Housing starts tumble by 39%: Glenigan

By: ameer@trustedteam.com

Housebuilding starts slumped by 39% during the first three months of the year compared to the previous quarter and is 51% lower than a year ago, data from Glenigan shows.  

Across all construction – residential and non-residential – new projects fell 22% against the preceding three months, and stand 46% lower than the same time last year, says the building data firm’s April Construction Review.  

Glenigan economic director Allan Wilen says: “Poor construction performance in the first quarter can be attributed to persistent, external economic pressures.   

“Soaring energy costs and materials price inflation is driven in part by the Russia-Ukraine conflict but also a wider, global shortage of key components, which are weighing the industry down, leading to pauses and delays in project starts.”  

The report adds that major contract awards “stalled”, falling 4% in the three months to March and 15% down on a year ago.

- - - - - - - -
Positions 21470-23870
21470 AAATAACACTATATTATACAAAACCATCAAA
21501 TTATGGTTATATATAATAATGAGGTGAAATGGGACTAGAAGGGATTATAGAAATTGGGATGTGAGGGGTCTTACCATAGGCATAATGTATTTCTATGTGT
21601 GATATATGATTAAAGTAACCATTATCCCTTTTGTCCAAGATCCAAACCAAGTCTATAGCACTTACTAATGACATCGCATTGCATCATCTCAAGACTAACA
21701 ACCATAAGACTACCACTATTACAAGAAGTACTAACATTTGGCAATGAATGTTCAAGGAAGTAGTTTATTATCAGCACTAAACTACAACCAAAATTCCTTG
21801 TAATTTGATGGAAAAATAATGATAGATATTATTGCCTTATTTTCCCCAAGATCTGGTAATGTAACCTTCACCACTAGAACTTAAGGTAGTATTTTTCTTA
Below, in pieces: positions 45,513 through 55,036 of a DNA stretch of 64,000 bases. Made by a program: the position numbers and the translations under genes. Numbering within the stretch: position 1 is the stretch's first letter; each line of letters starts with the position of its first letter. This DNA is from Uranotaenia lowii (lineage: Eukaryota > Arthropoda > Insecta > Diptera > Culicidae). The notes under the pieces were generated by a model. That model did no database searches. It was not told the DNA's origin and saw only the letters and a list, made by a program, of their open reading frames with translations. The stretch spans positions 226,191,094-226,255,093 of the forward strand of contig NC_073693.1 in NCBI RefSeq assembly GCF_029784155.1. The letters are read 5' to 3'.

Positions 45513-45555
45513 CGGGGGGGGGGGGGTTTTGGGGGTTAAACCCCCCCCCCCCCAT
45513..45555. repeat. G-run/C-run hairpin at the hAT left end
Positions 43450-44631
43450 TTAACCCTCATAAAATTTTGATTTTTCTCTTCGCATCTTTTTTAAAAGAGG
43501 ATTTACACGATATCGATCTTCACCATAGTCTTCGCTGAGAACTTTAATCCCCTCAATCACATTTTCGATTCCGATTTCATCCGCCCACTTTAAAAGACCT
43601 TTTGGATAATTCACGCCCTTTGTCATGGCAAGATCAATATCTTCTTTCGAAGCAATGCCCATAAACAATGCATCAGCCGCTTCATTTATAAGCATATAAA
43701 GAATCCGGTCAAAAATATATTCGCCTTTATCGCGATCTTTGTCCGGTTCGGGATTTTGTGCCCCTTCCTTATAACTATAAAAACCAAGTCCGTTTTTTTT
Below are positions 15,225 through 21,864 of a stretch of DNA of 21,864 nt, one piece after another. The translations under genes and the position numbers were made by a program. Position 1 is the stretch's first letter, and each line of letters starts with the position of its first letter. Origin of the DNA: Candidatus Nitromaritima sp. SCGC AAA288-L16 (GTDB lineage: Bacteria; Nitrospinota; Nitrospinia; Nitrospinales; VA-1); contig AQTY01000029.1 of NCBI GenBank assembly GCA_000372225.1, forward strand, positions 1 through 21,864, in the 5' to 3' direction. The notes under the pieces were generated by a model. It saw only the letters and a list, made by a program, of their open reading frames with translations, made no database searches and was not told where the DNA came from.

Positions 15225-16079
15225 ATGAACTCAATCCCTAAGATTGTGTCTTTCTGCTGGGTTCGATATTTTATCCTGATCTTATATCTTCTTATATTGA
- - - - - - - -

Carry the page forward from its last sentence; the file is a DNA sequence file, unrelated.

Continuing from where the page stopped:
But it adds that “on a more positive note” detailed planning approvals lifted on both the preceding quarter and the previous year, by 41% and 29%, respectively.  

Glenigan’s Wilen adds: “An overall softening in activity across most of the UK construction sector aligns with the general, downward pattern of wider UK economic activity.   

“High-interest rates, declining business investment, and the resulting squeeze on household incomes are curbing activity in consumer-related verticals, including retail, hotel & leisure, and private housebuilding.  

“However, it’s not all doom and gloom. The Chancellor’s recent Spring Budget offers some positive news for UK contractors, with promised capital investment in publicly-funded sectors. Particularly education, health and transport infrastructure, indicating a boost to the construction pipeline.” 

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